I like this mouse; it's easier on my wrist and elbow than any I have tried. And I am ok with replacing the batteries regularly to continue using it. But with that said, I do think it would have been a better design to use rechargables and supply a charging station you can pop it in when you leave your desk.iMac, iBook G4, some Minies, Shuffle and Touch, Mac OS X (10.6.2)
Currently Being ModeratedNov 27, 2009 10:43 AM (in response to Scott Simon1)I can't imagine this going over well in a business environment. First, it would be a nuisance to have your work flow interrupted by having to change batteries. Second, the cost of batteries would cut into your bottom line.iMac, Mac OS X (10.6.2)
Currently Being ModeratedNov 27, 2009 11:37 AM (in response to mwrogers)I think it will go over as well as anything else Apple. We all pay a premium for their design, even though often times it is not practical. Probably why most businesses are run on PCs. Unfortunately, my second computer was a Mac (back in 1984) and I have been spoiled ever since.iBook G4, some Minies, Shuffle and Touch, Mac OS X (10.5.4)
Currently Being ModeratedNov 27, 2009 11:49 AM (in response to mwrogers)Then I would say that the Magic Mouse is not the mouse for you. If you need a wireless mouse look for one of the third party mouses that has a cradle to recharge the batteries.
I believe that you found this four month info somewhere, but I am not seeing it on Apple's website, neither for the MM itself or with the two new Macs that it ships with. But how could it be a warranty issue if it is a replaceable battery? Apple has not control over that issue because you select the batteries you want to use. Different types of batteries would have different lifetimes.
Dah•veed'09 Mac mini 2GB RAM - 250GB miniStack v3, Mac OS X (10.6.2), 17" iMac CD 2GB RAM - Nano (3G) 8GB - Happily using Macs since 1984!
Currently Being ModeratedNov 27, 2009 1:05 PM (in response to mwrogers)Does Apple really "promise" the batteries will last four months? Where? I'd be curious to read how that is stated?
Having to change out the batteries is why I prefer a mouse with a tail. It would be nice if Apple made a Magic Mouse that was wired, although that may ruin the aesthetics, so it probably won't happen.Various including Intel iMac, Power Mac G5, Pismo w/G4, Power Mac 8100 w/G3, Mac OS X (10.6.2), also Mac OS X 10.5.8, 10.4.11, Mac OS X 10.3.9, and Mac OS 9.x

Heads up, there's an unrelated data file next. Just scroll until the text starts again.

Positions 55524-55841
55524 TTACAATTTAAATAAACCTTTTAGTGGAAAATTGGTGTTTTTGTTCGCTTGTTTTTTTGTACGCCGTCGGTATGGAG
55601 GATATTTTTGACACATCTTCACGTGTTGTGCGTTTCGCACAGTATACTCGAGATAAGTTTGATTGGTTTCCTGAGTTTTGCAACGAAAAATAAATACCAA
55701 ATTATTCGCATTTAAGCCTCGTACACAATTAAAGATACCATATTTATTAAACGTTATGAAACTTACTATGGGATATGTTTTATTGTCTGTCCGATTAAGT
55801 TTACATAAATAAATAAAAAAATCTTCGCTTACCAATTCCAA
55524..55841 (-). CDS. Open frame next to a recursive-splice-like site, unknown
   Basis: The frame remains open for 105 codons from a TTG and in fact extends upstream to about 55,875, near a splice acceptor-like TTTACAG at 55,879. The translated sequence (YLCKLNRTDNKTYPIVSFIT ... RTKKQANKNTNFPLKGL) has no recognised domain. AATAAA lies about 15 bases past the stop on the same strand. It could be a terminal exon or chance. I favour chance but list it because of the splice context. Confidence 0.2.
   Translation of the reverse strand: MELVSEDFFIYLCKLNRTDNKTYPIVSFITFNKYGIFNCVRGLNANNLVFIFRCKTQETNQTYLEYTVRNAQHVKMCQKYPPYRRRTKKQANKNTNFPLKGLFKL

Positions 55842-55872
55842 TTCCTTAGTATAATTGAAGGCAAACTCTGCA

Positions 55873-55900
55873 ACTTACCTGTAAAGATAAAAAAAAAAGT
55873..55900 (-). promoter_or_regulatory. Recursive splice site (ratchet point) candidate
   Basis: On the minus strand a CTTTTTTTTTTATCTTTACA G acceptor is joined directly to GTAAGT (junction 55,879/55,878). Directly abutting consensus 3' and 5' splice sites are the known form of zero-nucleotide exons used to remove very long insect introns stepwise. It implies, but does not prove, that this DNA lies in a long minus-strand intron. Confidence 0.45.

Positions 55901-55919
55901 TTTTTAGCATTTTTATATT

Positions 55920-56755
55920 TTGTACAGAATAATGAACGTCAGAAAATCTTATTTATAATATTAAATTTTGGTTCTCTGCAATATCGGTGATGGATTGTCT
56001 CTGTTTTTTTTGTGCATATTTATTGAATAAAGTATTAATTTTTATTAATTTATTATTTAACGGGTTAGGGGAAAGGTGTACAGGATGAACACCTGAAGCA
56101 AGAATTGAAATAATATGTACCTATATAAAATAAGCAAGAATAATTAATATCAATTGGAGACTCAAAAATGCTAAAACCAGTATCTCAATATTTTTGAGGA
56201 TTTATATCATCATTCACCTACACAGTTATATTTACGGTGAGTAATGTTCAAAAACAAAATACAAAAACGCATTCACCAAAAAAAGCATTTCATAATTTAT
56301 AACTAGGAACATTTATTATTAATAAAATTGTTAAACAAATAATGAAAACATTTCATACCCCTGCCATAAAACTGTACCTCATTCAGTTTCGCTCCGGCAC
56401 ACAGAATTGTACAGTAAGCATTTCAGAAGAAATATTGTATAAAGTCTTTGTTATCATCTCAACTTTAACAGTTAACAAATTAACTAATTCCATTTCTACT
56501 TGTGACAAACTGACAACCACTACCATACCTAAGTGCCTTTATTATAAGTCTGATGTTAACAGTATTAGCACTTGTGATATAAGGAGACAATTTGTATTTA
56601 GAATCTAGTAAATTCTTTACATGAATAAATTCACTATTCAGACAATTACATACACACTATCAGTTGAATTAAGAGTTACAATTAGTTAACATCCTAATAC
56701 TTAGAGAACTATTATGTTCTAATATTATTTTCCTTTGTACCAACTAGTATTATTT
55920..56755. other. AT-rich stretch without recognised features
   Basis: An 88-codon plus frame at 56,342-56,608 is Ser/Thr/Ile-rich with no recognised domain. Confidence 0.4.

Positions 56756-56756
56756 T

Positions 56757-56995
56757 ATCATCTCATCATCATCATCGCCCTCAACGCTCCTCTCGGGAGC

Currently Being ModeratedNov 27, 2009 1:29 PM (in response to Kenichi Watanabe)Hi Kenichi Watanabe:
Would seem some Apple reference reported the Magic Mouse batteries should last four months. I've only found items that report the reference (have not located the reference itself). Clips below are cross posted, but if you search the Internet for the terms ["Magic Mouse" four months] (without the brackets), you'll find a whole series of early reviews and comments containing the same reference to four month battery life.
Perhaps inquire directly of Apple Care. Gizmodo's review (http://gizmodo.com/5386202/apple-magic-mouse-review ) relays a claim about the Magic Mouse battery life saying, "it's powered by two AA batteries, which get up to four months of use per charge, according to Apple."
Engadget's preview (link follows) included the same reference, the related headline read, "Apple's Magic Mouse: one button, multitouch gestures, Bluetooth, four-month battery life."
Finding support for Gizmodo's reference ("according to Apple") and Engadget's headline may be a little more difficult. Perhaps I haven't read the press release carefully enough. Clip below, from that Apple press release:
"Apple Introduces Magic Mouse," press release, 20 Oct 2009, Apple.com (http://www.apple.com/pr/library/2009/10/20magicmouse.html : accessed 24 Nov 2009), in part, "Magic Mouse uses Bluetooth wireless capabilities to create a clean, cable-free desk top and its secure wireless connection works from up to 10 meters away. To extend battery performance, Magic Mouse includes an advanced power management system that works with Mac OS® X to automatically switch to low power modes during periods of inactivity. The wireless Magic Mouse is powered by two AA batteries which are included."
Hope this helpsiMac i7 (in waiting AGAIN), Mac OS X (10.6.2)
Currently Being ModeratedNov 27, 2009 1:48 PM (in response to mwrogers)+And people here seem resigned to the fact they're just going to have to spend a bunch more money on batteries.+
I believe your assumption is not accurate. I can not speak for others, but did quickly learn that batteries can easily be wasted or conserved at the option of the user. For example, if one ever holds down the mouse to scroll up or down for more than one second - *big, big mistake* - bye, bye batteries.MacBook 2.2GHz; MacPro 2.66GHz +23" Cinema, Mac OS X (10.5.8), DSL modem to AP Extreme n wifi net